Rare Disease Databases

Below are links to several online databases of rare diseases. Each of these databases contain a large amount of information on many different rare and non-rare diseases. The information varies from simple overviews of disease types, symptoms and treatments, to complex scientific data that can be overwhelming for non-scientists. We have tried to list the databases below in order of complexity with the simplest first, though for some diseases this may not be accurate. We suggest you start at the beginning and work through until you have found the information you require.


Orphanet is a database dedicated to information on rare diseases and orphan drugs. Access is free of charge. It provides information on any disease that occurs less often than 1 in 2,000 in the population, whether genetic, auto-immune, infectious, cancers or diseases with no accurate diagnosis. It has most of the numerous rare diseases described in its database.

Orphanet offers services adapted to the needs of patients and their families, health professionals and researchers, support groups and industry. It is funded by a range of French Government agencies and the French Muscular Dystrophy Association. Management of the database is supervise by INSERM, the French Health and Research Council, and the site presents reliable information. Go to Orphanet.


This site is excellent for information on the causes and symptoms of all known genetic disorders, including common ones, and provides access to information on the vast majority of rare diseases. Access to the site is free to all users. It is a complex site developed for scientists and medical specialists and contains both general and highly technical information.

OMIM is a database developed for the internet by the National Centre for Biotechnology Information, at the US National Library of Medicine. It is a catalogue of human genes and genetic disorders, authored and edited by Dr. Victor A. McKusick, his colleagues at Johns Hopkins University and relevant international experts. It is highly regarded for reliability and accuracy, though it is a complex site. Go to OMIM.


Excellent descriptions of genetic diseases are provided in the GeneReviews database, which is available through the website Genetic Testing Registry. Information is comprehensive, and access is free to all users. Technical  jargon is avoided as much as possible, but a glossary is provided where that is unavoidable. It is therefore an excellent resource for the average person as well as the professional. After conducting a search, click on the coloured “Reviews” box to the right of the name of the disease you are interested in to access the information.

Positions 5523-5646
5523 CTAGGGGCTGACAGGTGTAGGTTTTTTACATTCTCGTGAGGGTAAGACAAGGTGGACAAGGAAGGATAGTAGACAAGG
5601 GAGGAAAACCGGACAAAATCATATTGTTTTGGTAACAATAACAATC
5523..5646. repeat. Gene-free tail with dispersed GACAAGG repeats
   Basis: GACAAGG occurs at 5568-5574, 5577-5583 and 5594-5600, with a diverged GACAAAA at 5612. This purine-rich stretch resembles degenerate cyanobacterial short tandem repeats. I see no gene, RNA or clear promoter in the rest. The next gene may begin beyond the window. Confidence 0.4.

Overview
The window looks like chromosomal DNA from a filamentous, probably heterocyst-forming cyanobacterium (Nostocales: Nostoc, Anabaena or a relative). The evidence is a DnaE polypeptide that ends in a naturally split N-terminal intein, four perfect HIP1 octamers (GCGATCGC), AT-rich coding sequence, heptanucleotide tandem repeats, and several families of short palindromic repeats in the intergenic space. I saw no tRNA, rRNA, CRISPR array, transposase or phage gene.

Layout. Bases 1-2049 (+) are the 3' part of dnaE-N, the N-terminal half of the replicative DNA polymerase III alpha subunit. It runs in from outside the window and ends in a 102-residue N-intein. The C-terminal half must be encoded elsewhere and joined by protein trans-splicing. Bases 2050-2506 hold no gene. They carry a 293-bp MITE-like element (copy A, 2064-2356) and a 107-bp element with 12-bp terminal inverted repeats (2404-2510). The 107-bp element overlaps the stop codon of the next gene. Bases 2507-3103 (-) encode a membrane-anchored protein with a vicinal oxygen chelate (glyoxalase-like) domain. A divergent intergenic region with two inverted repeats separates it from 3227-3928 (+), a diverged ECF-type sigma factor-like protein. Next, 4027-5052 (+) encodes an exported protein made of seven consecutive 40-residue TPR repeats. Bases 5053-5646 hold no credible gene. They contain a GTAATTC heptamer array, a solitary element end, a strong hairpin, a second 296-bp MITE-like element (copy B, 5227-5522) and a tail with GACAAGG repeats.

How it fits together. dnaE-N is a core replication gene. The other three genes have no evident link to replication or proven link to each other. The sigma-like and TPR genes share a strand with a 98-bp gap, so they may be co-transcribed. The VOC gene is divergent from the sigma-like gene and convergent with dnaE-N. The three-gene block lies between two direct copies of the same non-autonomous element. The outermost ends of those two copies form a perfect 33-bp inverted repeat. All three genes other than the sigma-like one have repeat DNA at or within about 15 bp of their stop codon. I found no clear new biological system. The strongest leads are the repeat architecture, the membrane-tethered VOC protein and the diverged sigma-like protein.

Genetic Testing Registry is funded by the American National Institute of Health (NIH), the National Health Resources and Services Administration (NHRSA) and the United Sates Department of Energy (DOE). The site provides current, reliable information on genetic testing and its use in diagnosis, disease management, and genetic counselling. The use of genetic services in patient care and personal decision making is actively promoted. Go to GeneReviews.


eMedicine has probably the most comprehensive online database of disease-specific information that is both freely available to all users and likely to be readily understood by professionals and lay-readers alike. It provides over 7,000 peer-reviewed articles covering a very wide range of diseases, common and rare, genetic and non-genetic.

eMedicine is published by eMedicine.com Inc, a private company dedicated to providing up-to-date, peer-reviewed medical information. The free availability online of their disease database, reflects the commitment of eMedicine to disseminate knowledge to the widest possible audience, including individuals, groups, or populations that may not otherwise have access to such medical information. The peer review process ensures reliable information and the material is regularly reviewed to ensure it is up to date. Go to eMedicine.


​PubMed is an enormous medical library, providing access to over 12 million MEDLINE citations (medical journals and articles put online) and additional life science journals, dating back to the mid-1960s. PubMed includes links to many sites providing full text articles, science and medical textbooks and other related resources.

Access to the PubMed database and abstracts of articles is open to all users, but subsequent access to the full-text articles may be restricted to subscription-only or by purchase. There is a risk of being overwhelmed with the number of articles related to your disorder, and many will be highly technical as they are written for experts. However the abstracts may be sufficient information on the article, for lay-readers.

Pubmed was designed by the National Center for Biotechnology Information, at the US National Library of Medicine, to provide access to biomedical literature. It is continually updated and is highly regarded as a reliable site, though it is a complex site. Go to PubMed.